Michael Phelps recognized and took his advantages. Shouldn’t you?
At Startup School 2012, Jessica Livingston, a partner at Y Combinator, gave a talk on the challenges that founders face. It’s worth reading for anyone interested in or knows someone interested in early stage startups – you can find the full text here.
In the discussion of the talk on Hacker News, there was a rather spiteful comment that suggested Jessica’s success with her book Founders at Work, which helped establish her expertise in startups, was due in large part to her personal relationship to Paul Graham (then a successful entrepreneur featured in the book who eventually became her husband)
The comment was false, rude and was down voted to oblivion as it should have been, but there’s a dangerous suggestion contained in it that I want to address.
The World is Not Fair
Most people believe in the “just world” hypothesis, meaning that people get what they deserve and smart, hardworking and capable people are rewarded for their efforts. In the United States, and especially in technology, this is often the case. While this is a good belief to hold, it can also lead to sniping and cries of “not fair” when people see others move ahead of them for reasons that might feel “non meritocratic”.
The fact is that resources and talent are NOT equally distributed. People born into middle class families in the United States have a incredible social, educational and financial advantage over people born into impoverished families in Sub-Saharan Africa and have way more upwards mobility to boot.
Where you are born and what family you are born to are two factors that have nothing to do with merit, and everything to do with luck. And yet it makes such a big difference. Remember that the next time you complain about someone’s “unfair” advantage.
So what should you do instead of complaining?
Develop and Leverage Your Advantages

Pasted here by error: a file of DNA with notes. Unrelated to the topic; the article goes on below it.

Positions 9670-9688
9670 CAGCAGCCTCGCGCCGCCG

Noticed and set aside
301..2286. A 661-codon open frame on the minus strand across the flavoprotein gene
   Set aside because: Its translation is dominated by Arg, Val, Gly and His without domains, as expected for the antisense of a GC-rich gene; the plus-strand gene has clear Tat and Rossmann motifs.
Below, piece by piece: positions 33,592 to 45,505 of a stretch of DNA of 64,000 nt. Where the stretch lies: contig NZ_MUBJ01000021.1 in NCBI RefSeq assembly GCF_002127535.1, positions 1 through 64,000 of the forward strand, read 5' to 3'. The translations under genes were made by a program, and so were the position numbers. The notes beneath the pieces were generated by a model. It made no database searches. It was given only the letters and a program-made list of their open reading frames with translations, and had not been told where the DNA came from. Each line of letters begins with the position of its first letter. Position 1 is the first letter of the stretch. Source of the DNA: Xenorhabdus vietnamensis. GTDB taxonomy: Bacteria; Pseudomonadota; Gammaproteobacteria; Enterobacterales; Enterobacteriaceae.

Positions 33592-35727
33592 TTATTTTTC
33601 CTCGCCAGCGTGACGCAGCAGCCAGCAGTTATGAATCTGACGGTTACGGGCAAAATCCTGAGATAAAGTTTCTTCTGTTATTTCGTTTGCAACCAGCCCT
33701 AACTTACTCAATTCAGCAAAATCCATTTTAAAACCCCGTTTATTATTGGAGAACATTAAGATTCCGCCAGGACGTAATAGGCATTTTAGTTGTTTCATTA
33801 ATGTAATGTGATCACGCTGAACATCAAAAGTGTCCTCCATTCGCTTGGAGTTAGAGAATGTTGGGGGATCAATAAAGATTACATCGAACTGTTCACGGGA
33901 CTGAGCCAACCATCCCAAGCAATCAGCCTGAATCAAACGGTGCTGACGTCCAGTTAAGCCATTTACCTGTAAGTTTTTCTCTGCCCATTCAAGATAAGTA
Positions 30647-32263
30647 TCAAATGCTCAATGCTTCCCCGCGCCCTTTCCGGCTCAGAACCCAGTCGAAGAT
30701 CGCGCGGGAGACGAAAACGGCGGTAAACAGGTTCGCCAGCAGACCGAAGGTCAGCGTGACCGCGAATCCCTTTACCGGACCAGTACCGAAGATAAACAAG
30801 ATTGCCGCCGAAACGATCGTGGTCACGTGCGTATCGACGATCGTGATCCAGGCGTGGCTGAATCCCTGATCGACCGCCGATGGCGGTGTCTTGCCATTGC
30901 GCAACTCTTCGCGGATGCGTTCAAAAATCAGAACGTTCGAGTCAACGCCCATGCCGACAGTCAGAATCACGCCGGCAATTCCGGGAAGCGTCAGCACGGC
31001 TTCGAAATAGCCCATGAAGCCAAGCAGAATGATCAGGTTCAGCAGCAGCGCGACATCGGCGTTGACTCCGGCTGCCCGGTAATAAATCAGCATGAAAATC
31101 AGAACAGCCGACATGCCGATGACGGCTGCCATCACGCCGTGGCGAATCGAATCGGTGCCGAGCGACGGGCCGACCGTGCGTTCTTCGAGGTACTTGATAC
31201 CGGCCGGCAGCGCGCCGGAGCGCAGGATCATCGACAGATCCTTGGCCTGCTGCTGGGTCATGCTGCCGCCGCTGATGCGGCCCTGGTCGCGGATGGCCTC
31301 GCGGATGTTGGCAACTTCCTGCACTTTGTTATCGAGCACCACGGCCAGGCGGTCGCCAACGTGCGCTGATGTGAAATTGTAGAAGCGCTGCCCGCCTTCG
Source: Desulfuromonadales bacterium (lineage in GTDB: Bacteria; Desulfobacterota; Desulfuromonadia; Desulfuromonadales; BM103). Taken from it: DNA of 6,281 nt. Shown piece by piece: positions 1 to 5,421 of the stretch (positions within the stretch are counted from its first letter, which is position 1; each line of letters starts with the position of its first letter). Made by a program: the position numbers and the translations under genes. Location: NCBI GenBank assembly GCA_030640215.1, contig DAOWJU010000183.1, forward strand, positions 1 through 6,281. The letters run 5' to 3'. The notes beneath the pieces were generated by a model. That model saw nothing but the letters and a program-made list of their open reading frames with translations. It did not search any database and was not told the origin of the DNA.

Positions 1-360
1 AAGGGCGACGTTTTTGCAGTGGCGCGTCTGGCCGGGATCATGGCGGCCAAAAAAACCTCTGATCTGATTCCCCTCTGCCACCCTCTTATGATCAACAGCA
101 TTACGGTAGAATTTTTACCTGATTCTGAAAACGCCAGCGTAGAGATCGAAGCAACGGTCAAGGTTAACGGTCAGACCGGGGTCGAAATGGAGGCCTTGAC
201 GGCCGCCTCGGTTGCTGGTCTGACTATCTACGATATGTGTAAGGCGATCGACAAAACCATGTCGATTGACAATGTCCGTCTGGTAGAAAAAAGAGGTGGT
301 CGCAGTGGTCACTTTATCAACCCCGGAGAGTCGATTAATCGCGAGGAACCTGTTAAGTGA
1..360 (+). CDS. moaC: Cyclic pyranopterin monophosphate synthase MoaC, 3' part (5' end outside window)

No matter who you are, you posses certain qualities and have access to certain resources that make you better positioned to succeed in certain fields than other people. Maybe you have a knack for a good turn of phrase. Maybe your father is well connected in an industry you’re interested in. Maybe you find that people you just met tend to trust you. Maybe you are willing to concentrate for hours to solve complex problems.
These strengths are your competitive advantage. Should you ignore them in the name of “fairness” and only pursue activities where you are more evenly matched against other people? It’d be foolhardy to ignore these advantages.
Instead, you should leverage the hell out of them.
Successful People Win Because They Leverage Their Advantages
- Michael Phelps’s lanky body and double jointed ankles made him a record-breaking gold medal winning Olympic swimmer. But trust me, that body would have made him terrible gymnast.
- JK Rowling’s introverted nature and whimsical creativity would have made her a poor candidate for Secretary of State. Similarly, Hillary Clinton probably would have had far less impact on society as a children’s author.
- Warren Buffett is one of the wealthiest people on the planet and yet he admits he’s part of the “lucky sperm club” and that his analytical abilities would be worth nothing if he was dropped in the middle of Africa.
This is why I think self-knowledge is so important. Understanding and leveraging your strengths/weaknesses and the resources you have at your disposal allows you to maximize your own effectiveness and impact.
Note: leveraging your advantages does not mean being unethical. I am by no means advocating lying, stealing and cheating – playing by the rules is the only way to go. But I’d bet good money that you’re not fully leveraging the advantages you do have at your disposal.
Paul Graham boils being a good founder down to two words: relentlessly resourceful. There is no doubt that people who are relentlessly resourceful make the most out of every advantage they have.
So don’t waste any time complaining about other people’s accomplishments, and focus on creating your own.